The conservation activities at the Kunstmuseen Krefeld aim to preserve its rich collection for future generations. To this end, the museum engages in a continual process of active and preventative conservation measures. Every day our conservators address the challenges posed by the multitude of mixed materials and artistic techniques in a collection spanning the late Middle Ages to the present and which includes design objects dating back centuries. Our conservators are responsible for extensively documenting the condition of the items and conducting art technological tests. They monitor the conservation conditions in the exhibitions, storerooms and during transport. Implementing practical conservation and restoration measures is a central task of their occupational profile.
The conservation work at the Kunstmuseen Krefeld is carried out in consultation with an international network of conservators. The research on the material composition and production process of the artworks and the interdisciplinary collaboration with experts and researchers ensures a steady influx of art technological and conservational expertise, which is communicated to the visiting public through subject-related tours, lectures and publications.
Originally created by Dan Graham as a model for an accessible outdoor sculpture, the work Octogon for Münster (1986) has been in the collection of the Kunstmuseen Krefeld for three decades. Within Dan Graham’s oeuvre, the object belongs to the group of two-way mirror pavilions. The phenomenon of reflection and transparency, which can be experienced in everyday life on store windows and train windows, is translated here by Graham into an autonomous, artistic concept. The complex optical interplay of multiple reflections is evoked by the spatial, octagonal arrangement of panes of semi-transparent mirror glass that reflect the exterior space while allowing one to see through the interior. The work consists of eight panes of two-way, semi-transparent mirror glass. At the top and bottom, the panes rest in aluminum U-profile strips. The roof and the central support post located inside are made of wood.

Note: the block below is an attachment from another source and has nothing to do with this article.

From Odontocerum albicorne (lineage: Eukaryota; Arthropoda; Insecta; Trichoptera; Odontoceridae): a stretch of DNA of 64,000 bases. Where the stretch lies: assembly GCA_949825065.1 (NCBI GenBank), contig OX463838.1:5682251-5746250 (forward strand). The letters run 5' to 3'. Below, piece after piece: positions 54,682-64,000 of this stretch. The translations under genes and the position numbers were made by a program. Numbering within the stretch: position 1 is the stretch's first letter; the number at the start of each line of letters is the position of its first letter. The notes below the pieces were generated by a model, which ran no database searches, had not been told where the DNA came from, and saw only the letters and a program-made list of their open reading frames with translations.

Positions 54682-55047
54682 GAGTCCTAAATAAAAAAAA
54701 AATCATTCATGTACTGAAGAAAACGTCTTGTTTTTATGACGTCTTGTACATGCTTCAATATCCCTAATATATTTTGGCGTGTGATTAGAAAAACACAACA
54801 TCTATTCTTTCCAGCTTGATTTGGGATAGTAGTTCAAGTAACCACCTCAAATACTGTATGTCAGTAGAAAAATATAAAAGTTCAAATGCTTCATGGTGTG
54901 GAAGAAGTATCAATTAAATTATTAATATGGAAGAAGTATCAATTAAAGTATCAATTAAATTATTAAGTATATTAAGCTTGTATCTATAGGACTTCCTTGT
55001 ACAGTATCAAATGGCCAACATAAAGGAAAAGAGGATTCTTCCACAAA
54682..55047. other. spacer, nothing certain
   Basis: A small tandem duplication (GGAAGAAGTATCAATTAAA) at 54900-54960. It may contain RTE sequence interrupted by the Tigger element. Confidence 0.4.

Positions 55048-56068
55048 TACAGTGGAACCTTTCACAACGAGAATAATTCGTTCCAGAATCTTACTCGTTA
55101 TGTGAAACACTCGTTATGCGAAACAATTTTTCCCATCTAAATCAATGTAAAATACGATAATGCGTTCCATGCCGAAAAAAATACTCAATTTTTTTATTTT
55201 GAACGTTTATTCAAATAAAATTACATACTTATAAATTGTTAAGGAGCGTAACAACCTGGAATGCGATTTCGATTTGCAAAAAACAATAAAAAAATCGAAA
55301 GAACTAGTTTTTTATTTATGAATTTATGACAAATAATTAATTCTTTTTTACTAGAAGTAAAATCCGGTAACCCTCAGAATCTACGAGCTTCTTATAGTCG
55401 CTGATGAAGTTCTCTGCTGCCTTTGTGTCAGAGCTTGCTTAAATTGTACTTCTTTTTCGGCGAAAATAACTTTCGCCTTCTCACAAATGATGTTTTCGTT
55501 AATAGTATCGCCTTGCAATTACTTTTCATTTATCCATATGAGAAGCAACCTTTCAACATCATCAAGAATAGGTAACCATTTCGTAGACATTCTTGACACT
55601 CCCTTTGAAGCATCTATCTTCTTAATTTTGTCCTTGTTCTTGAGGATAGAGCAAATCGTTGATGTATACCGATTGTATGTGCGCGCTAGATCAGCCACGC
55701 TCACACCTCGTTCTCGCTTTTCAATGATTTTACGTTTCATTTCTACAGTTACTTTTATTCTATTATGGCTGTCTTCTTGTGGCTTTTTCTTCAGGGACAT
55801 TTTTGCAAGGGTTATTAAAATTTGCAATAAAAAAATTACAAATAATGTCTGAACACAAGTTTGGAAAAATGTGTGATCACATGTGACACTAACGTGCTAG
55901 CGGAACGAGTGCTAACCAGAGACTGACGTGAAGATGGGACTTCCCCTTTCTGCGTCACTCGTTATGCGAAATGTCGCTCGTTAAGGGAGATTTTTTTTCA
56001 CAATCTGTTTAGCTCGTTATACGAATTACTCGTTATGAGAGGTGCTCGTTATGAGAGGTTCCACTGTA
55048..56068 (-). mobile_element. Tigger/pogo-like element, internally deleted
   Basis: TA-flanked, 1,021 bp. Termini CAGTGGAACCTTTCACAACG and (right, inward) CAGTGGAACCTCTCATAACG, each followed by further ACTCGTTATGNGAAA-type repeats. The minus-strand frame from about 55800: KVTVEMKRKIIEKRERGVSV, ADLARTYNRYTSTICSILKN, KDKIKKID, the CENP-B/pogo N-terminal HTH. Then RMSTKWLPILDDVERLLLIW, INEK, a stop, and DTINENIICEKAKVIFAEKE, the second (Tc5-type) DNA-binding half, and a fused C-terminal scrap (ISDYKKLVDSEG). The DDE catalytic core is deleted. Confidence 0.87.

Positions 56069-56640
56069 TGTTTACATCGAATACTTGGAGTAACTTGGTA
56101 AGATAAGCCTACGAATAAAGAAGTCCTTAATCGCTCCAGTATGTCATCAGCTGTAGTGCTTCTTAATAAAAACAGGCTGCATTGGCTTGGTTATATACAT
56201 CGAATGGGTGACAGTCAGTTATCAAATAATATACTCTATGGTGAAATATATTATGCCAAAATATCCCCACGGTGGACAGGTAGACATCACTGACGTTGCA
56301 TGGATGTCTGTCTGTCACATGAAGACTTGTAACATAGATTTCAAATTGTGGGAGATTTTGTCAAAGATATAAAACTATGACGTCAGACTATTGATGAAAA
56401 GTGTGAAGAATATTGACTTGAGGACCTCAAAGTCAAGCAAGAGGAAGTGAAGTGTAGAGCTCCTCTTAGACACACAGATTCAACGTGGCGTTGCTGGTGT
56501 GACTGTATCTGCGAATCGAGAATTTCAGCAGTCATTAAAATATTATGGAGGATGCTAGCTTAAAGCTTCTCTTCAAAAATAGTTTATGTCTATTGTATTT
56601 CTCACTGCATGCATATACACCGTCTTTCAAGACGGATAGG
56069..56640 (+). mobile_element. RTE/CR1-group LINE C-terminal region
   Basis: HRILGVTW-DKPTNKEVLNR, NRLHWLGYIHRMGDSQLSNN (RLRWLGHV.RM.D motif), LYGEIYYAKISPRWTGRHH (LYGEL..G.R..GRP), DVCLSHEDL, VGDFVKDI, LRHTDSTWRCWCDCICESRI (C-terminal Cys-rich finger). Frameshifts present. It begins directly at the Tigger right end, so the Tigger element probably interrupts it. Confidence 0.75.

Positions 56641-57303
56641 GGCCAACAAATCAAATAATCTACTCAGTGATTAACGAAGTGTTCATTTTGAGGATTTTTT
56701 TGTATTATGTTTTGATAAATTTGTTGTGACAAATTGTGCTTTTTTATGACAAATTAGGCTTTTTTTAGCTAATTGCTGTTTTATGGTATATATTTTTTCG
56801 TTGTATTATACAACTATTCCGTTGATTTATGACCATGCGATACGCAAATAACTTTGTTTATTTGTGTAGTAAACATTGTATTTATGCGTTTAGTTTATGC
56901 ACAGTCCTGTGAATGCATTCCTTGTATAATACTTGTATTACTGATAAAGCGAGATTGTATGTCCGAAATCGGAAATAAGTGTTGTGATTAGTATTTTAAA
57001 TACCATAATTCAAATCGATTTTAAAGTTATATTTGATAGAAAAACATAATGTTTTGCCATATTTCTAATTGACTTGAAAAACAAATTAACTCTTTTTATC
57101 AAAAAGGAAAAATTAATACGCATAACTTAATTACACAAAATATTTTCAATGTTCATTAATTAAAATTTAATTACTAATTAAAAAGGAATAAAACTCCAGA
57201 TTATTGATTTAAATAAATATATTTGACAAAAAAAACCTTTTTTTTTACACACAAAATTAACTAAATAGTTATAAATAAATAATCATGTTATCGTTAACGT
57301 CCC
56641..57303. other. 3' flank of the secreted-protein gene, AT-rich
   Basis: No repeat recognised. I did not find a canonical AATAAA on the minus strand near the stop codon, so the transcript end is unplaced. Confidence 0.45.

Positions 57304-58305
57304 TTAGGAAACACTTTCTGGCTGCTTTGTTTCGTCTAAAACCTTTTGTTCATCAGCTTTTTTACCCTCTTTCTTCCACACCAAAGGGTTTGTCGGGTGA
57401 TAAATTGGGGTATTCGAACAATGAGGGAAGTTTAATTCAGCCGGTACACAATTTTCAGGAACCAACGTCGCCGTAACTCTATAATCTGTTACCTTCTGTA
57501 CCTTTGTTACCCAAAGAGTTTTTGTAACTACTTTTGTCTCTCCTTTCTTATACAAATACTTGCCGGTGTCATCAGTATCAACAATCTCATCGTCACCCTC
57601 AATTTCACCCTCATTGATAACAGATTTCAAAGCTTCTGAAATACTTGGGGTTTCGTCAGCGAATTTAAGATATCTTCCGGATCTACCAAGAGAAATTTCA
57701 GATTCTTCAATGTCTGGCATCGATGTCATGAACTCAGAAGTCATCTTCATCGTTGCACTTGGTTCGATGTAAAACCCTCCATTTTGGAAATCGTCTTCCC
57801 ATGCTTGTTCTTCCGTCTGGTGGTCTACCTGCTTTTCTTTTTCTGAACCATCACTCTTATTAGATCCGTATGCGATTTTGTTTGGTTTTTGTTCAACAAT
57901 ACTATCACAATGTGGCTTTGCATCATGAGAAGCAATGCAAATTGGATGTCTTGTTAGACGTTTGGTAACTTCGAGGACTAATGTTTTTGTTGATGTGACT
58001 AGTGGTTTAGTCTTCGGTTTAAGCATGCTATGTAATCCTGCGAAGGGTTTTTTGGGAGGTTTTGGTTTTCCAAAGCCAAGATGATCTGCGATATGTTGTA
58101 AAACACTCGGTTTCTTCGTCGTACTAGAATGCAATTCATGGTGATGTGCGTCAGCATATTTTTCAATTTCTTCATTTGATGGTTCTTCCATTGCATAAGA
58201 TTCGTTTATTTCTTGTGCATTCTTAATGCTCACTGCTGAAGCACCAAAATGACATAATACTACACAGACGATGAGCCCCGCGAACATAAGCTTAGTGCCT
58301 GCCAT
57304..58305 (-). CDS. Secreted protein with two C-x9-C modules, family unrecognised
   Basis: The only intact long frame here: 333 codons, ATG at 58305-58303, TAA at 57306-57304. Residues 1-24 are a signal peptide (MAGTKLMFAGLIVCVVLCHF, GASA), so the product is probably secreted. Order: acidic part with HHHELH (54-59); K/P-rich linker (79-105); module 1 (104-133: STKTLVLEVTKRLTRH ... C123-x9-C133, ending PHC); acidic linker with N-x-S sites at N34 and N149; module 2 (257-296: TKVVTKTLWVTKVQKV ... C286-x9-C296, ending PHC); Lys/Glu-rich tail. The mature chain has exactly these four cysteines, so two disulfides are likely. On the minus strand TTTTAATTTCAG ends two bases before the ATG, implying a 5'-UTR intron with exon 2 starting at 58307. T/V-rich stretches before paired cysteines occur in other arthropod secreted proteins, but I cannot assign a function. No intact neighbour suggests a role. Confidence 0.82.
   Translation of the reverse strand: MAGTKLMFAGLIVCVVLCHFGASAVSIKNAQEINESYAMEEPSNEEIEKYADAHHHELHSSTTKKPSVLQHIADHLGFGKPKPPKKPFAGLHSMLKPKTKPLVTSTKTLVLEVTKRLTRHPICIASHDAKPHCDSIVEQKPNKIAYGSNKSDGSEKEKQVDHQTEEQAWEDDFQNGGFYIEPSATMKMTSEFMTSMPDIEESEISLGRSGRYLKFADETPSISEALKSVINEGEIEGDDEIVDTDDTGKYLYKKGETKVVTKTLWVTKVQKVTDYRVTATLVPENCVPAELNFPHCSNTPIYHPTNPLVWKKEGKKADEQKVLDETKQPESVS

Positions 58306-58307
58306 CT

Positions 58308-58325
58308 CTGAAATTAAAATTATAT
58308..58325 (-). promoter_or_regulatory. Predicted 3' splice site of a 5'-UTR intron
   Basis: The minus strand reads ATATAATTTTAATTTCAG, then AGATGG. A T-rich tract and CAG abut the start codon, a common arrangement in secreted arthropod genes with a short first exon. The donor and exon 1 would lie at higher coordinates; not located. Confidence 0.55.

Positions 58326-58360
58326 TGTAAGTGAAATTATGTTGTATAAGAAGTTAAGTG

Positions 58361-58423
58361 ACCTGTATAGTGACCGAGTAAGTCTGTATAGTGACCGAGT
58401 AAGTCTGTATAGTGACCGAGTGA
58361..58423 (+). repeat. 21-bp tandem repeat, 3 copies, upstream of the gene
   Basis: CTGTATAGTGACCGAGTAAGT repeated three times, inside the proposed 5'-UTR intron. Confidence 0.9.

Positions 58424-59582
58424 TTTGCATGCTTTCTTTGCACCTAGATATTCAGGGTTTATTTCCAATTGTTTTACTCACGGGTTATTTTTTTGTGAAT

The blackening of the mirror glass caused by oxidation thwarted the artist’s intended concept. In the course of the preparatory investigations, it became clear that the damage caused by the oxidation phenomena could not be restored. How then should one deal with the mirror glass, which is characteristic of the design but functionally impaired? Is the authenticity of the object linked to the preservation of the original panes or their materiality? Or is the model still authentic if the same functionality and aesthetics are provided with new panes that equally fulfill the original material properties?
Thanks to financial support from the state of North Rhine-Westphalia and in collaboration with the restorer Julia Giebeler and the Dan Graham Studio, it was possible to develop a solution for the conservation of the damaged material surfaces. All decision-makers ultimately prioritized replacing the glass in order to restore the function of the artwork, which is directly linked to the specific mirror phenomena. Dan Graham had his long-time assistant Gary Woodley authorize the replacement of the original panes with an optically equivalent special glass. Woodley also supported the practical implementation and was available as a contact person.